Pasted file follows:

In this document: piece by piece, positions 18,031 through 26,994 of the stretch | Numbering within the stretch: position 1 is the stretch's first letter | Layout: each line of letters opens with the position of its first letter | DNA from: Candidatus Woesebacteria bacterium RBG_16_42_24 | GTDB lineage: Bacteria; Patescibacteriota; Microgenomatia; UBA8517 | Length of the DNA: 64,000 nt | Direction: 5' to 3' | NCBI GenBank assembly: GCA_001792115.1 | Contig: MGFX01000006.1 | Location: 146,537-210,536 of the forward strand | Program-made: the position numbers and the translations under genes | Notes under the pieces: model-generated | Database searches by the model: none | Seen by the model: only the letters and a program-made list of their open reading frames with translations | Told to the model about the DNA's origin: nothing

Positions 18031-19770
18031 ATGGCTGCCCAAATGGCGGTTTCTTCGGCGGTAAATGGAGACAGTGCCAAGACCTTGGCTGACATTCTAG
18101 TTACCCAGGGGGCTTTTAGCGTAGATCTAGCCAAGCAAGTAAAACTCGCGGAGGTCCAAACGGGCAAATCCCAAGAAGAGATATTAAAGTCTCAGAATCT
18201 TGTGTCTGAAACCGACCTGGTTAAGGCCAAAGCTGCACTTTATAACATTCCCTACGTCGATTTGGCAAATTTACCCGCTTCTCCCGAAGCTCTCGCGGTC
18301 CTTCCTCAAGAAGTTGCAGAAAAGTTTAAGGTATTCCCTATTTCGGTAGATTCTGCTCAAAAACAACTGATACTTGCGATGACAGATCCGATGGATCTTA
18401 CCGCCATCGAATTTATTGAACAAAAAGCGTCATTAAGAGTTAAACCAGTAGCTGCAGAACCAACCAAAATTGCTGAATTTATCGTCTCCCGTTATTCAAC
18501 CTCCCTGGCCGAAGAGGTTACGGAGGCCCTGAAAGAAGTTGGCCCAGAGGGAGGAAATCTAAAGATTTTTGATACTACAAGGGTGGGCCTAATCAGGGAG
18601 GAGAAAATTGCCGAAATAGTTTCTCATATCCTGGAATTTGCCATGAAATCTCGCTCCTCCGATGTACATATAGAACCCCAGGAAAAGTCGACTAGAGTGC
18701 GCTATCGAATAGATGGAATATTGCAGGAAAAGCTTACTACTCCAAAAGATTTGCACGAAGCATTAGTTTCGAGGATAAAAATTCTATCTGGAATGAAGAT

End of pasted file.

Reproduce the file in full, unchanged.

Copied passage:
In this document: piece by piece, positions 18,031 through 26,994 of the stretch | Numbering within the stretch: position 1 is the stretch's first letter | Layout: each line of letters opens with the position of its first letter | DNA from: Candidatus Woesebacteria bacterium RBG_16_42_24 | GTDB lineage: Bacteria; Patescibacteriota; Microgenomatia; UBA8517 | Length of the DNA: 64,000 nt | Direction: 5' to 3' | NCBI GenBank assembly: GCA_001792115.1 | Contig: MGFX01000006.1 | Location: 146,537-210,536 of the forward strand | Program-made: the position numbers and the translations under genes | Notes under the pieces: model-generated | Database searches by the model: none | Seen by the model: only the letters and a program-made list of their open reading frames with translations | Told to the model about the DNA's origin: nothing

Positions 18031-19770
18031 ATGGCTGCCCAAATGGCGGTTTCTTCGGCGGTAAATGGAGACAGTGCCAAGACCTTGGCTGACATTCTAG
18101 TTACCCAGGGGGCTTTTAGCGTAGATCTAGCCAAGCAAGTAAAACTCGCGGAGGTCCAAACGGGCAAATCCCAAGAAGAGATATTAAAGTCTCAGAATCT
18201 TGTGTCTGAAACCGACCTGGTTAAGGCCAAAGCTGCACTTTATAACATTCCCTACGTCGATTTGGCAAATTTACCCGCTTCTCCCGAAGCTCTCGCGGTC
18301 CTTCCTCAAGAAGTTGCAGAAAAGTTTAAGGTATTCCCTATTTCGGTAGATTCTGCTCAAAAACAACTGATACTTGCGATGACAGATCCGATGGATCTTA
18401 CCGCCATCGAATTTATTGAACAAAAAGCGTCATTAAGAGTTAAACCAGTAGCTGCAGAACCAACCAAAATTGCTGAATTTATCGTCTCCCGTTATTCAAC
18501 CTCCCTGGCCGAAGAGGTTACGGAGGCCCTGAAAGAAGTTGGCCCAGAGGGAGGAAATCTAAAGATTTTTGATACTACAAGGGTGGGCCTAATCAGGGAG
18601 GAGAAAATTGCCGAAATAGTTTCTCATATCCTGGAATTTGCCATGAAATCTCGCTCCTCCGATGTACATATAGAACCCCAGGAAAAGTCGACTAGAGTGC
18701 GCTATCGAATAGATGGAATATTGCAGGAAAAGCTTACTACTCCAAAAGATTTGCACGAAGCATTAGTTTCGAGGATAAAAATTCTATCTGGAATGAAGAT